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Taiwan vows to defend itself against aggression



Taiwan vows to defend itself against aggression

Taiwan has expressed the readiness to defend itself against any aggression including internal and external misinformation threatening to destroy its democracy.

The Asian country, however, it will never seek military confrontations with any of its neighbours.

Taiwanese President, Tsai Ing-wen made the vow when she spoke during the opening ceremony of the 74th World News Media Congress organised by the World Association of News Publishers in Taipei, the capital of Taiwan, adding that the country’s military was undergoing major preparedness aimed at positioning it to better respond to current and future challenges.

Ing-wen, who is Taiwan’s first female president elected in 2016 and re-elected in 2020, while welcoming over 900 media leaders and accomplished editors from 58 countries to Taipei, said: “Taiwan would never seek military confrontation. It has been working for peaceful, stable, predictable, and mutually beneficial coexistence with its neighbours. But it will also defend itself, particularly, by working diligently to counter disinformation campaigns when its democracy is threatened.”

Read also: 31 killed, seven injured as gas explosion rocks restaurant in China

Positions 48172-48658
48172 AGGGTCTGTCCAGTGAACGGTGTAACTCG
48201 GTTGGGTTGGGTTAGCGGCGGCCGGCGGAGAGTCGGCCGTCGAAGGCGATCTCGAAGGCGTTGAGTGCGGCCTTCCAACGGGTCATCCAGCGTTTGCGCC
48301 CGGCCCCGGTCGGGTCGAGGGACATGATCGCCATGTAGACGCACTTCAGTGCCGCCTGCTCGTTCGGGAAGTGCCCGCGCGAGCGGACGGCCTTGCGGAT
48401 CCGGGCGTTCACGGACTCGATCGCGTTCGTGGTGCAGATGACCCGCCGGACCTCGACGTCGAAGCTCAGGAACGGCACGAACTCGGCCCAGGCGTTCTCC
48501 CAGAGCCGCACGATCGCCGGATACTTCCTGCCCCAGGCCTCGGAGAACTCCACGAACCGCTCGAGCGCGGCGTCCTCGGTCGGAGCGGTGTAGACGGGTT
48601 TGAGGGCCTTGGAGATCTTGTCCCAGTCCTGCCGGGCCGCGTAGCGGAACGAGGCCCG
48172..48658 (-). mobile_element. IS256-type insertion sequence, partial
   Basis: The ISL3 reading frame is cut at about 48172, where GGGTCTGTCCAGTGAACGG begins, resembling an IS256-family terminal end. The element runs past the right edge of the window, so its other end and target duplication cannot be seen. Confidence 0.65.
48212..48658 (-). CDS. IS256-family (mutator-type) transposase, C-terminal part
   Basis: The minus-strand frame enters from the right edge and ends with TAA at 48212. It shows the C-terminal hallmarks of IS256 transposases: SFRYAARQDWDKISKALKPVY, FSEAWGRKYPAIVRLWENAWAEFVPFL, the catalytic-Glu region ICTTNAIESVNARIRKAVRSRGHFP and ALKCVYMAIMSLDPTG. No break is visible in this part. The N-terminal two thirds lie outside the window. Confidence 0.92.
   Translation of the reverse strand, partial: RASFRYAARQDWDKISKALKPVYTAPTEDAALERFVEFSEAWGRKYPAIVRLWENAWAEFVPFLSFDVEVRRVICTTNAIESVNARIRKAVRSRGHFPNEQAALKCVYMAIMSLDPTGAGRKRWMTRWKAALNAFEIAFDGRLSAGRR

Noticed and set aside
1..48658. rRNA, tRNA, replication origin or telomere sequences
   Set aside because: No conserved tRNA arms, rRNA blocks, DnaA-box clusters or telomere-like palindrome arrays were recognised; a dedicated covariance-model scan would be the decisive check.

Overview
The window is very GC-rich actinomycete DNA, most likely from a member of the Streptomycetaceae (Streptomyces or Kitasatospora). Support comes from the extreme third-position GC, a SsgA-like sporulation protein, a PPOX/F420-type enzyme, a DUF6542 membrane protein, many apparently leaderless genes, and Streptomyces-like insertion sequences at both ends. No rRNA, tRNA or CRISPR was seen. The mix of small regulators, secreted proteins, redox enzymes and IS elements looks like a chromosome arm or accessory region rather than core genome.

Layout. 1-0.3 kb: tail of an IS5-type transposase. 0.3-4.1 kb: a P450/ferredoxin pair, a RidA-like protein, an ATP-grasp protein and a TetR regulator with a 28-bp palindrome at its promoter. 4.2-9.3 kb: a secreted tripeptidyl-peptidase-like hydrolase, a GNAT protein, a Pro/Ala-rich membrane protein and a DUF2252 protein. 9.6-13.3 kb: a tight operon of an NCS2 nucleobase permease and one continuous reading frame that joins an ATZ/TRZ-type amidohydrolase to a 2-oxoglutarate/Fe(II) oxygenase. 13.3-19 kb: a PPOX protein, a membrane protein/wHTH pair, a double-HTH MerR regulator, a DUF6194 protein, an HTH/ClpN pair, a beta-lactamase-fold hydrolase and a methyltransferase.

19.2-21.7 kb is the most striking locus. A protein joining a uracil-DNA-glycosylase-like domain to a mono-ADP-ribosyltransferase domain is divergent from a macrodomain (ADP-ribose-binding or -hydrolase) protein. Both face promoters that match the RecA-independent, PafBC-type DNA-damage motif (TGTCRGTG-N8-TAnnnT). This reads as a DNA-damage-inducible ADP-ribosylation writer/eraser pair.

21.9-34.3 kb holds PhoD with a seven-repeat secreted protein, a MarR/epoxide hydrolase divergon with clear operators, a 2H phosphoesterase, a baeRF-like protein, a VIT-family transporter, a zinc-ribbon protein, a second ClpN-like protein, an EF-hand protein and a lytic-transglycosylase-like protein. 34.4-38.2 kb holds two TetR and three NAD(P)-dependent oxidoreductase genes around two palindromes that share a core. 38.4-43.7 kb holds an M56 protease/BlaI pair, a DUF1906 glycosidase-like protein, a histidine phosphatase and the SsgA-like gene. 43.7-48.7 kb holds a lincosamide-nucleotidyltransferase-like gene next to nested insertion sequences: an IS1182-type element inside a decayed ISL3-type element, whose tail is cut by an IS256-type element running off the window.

According to her, the maintenance of regional security remains a significant part of Taiwan’s overall government policy.

“We are fully committed to collaborating with our neighbours and democratic partners to prevent armed conflict in the Taiwan Strait, as well as in the East and South China Seas,” she added.

Speaking further on efforts at strengthening its military, Ing-wen said: “Taiwan has launched initiatives to make its military better prepared for both present and future challenges. These initiatives are meant to maximise Taiwan’s self-sufficiency and preparedness and to demonstrate that we are willing to bear our share of the burden, and do not take our security partners’ support for granted.”

Ripples Nigeria reports that China claimed sovereignty over Taiwan since the end of the 1949 civil war when communist forces defeated the nationalist leader, Chiang Kai-shek.

China’s President Xi Jinping also considers Taiwan a breakaway Chinese territory that must be reunited with mainland China, even if it will require the use of force.

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